Washington Notebook

June 30, 2005
Vol. 2, No. 24

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Joe Feuerherd, NCR Washington correspondent


Trade agreement opponents as American as apple pie

By Joe Feuerherd

Disputes over trade are as American as the Fourth of July.

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The Sons of Liberty tossed tea in Boston Harbor to protest Britain's subsidy of its European-based industry at the expense of American tea merchants. Fourteen years later, the U.S. Constitution emerged from just such disputes, a fruit of the frustration of merchants and farmers whose goods, under the loose restrictions of the Articles of Confederation, could be taxed as they left Pennsylvania for Maryland, or South Carolina for New England; not to mention the disparate tariff treatment goods from the West Indies or London received as they entered one of the former colonies.

Trade was serious business in the new country. Tariffs on imports were a significant source of revenue for the newly formed federal government (the income tax was unconstitutional). "What will be the consequence, if we are not able to avail ourselves of the resource in question in its full extent?" asked Alexander Hamilton. "A nation cannot long exist without revenues."

And by making foreign goods prohibitively expensive, those "excises" protected the burgeoning manufacturing and farming economies of the young country from the sophisticated mercantilism of Britain and other European powers. In other words, whole sectors of the underdeveloped U.S. economy depended on the government to protect them from the economic reach and might of the world's superpowers.

Sound familiar? Globalism wasn't invented in the 21st century, let alone the 20th.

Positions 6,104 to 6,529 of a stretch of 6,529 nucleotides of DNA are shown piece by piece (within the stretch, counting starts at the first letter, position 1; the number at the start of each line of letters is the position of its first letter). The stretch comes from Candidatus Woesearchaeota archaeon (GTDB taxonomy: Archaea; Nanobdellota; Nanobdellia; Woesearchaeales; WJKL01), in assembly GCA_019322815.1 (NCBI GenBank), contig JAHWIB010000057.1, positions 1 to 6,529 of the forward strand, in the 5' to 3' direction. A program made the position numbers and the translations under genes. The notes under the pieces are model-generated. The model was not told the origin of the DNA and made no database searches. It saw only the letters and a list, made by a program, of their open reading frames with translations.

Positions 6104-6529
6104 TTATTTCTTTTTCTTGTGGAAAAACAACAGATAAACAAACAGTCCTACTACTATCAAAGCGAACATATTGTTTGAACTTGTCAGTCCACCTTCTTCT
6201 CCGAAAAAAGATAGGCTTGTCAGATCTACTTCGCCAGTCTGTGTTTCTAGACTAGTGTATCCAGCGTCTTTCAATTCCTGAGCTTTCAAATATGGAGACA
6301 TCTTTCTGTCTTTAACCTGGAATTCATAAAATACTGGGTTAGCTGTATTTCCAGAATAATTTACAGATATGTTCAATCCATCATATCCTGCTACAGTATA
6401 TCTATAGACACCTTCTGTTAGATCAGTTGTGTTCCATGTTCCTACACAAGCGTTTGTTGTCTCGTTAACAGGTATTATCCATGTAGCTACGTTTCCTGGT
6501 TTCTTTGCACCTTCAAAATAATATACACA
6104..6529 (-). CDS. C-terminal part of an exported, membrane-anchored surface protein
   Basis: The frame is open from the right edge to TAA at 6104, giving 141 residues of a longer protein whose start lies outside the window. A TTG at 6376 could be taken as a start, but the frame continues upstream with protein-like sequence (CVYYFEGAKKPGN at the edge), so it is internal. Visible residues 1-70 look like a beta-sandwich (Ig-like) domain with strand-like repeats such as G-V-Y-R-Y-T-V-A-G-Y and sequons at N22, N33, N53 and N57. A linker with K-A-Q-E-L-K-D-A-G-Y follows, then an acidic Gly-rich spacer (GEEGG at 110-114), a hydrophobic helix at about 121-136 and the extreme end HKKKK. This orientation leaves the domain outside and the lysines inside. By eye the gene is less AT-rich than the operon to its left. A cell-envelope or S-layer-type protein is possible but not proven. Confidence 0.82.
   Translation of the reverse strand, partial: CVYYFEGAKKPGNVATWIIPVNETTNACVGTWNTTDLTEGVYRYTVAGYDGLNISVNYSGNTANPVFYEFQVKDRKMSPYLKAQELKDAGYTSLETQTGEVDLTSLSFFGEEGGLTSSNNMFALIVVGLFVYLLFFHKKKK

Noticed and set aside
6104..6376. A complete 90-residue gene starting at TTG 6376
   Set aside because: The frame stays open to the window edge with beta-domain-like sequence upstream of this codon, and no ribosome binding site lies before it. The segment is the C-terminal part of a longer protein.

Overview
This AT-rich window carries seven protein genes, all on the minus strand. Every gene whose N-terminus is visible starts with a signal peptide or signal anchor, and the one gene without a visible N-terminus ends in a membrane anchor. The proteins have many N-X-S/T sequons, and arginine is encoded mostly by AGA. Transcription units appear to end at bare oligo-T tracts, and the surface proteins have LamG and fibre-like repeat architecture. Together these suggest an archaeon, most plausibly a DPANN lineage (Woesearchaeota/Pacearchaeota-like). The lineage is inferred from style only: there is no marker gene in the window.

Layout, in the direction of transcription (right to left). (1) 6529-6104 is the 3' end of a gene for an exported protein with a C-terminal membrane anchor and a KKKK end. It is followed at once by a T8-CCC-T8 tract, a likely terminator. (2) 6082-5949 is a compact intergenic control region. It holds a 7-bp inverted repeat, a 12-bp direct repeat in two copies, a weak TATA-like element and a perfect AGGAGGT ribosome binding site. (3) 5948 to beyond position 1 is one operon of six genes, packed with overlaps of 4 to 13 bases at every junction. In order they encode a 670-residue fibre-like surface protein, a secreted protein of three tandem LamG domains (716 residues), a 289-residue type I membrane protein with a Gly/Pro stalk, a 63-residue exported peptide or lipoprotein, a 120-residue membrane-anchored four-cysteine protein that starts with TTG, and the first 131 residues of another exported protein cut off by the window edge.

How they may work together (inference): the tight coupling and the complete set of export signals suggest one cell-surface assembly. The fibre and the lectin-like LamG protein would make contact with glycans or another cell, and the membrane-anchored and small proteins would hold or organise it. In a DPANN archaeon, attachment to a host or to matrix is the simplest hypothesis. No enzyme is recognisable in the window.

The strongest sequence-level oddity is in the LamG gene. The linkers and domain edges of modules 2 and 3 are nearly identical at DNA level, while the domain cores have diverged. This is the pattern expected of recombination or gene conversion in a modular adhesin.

Today, in the eyes of many opponents of the Central American Free Trade Agreement (CAFTA), the United States. is the colonial economic power, while the poverty-stricken countries of Central America are the developing economies in need of nurturing and, yes, protection.

President Bush says CAFTA, an agreement among Costa Rica, El Salvador, Guatemala, Honduras, Nicaragua and the Dominican Republic that will be before Congress this summer, "is a good deal for American workers and farmers and small businesses" because 80 percent of the products produced in Central America enter the United States duty-free, while U.S. exports face high tariffs. CAFTA would eliminate these tariffs.

Further, says the administration, CAFTA will spur economic development in the South.

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But at what cost?

That's a question CAFTA opponents -- a coalition that includes advocates for the poor, U.S. farm interests, environmentalists, labor unions and, not least, religious groups -- keep asking. The U.S. bishops and Catholic Relief Services (who are skeptics but not outright opponents of the trade agreement) recently summarized the concerns. They outlined five key areas:

  • Livelihoods of farmers and food security. Poor farmers in Central America may not be able to compete with much more efficient, highly subsidized U.S. agriculture. At the same time U.S. subsidies are not focused on the needs of small and medium-sized farms in the United States. Meanwhile, tariff reductions and elimination of supports under CAFTA could subject staple foods like corn, beans, and rice to serious price fluctuations. How will CAFTA address the needs of small and medium-sized farms in the U.S. and Central America?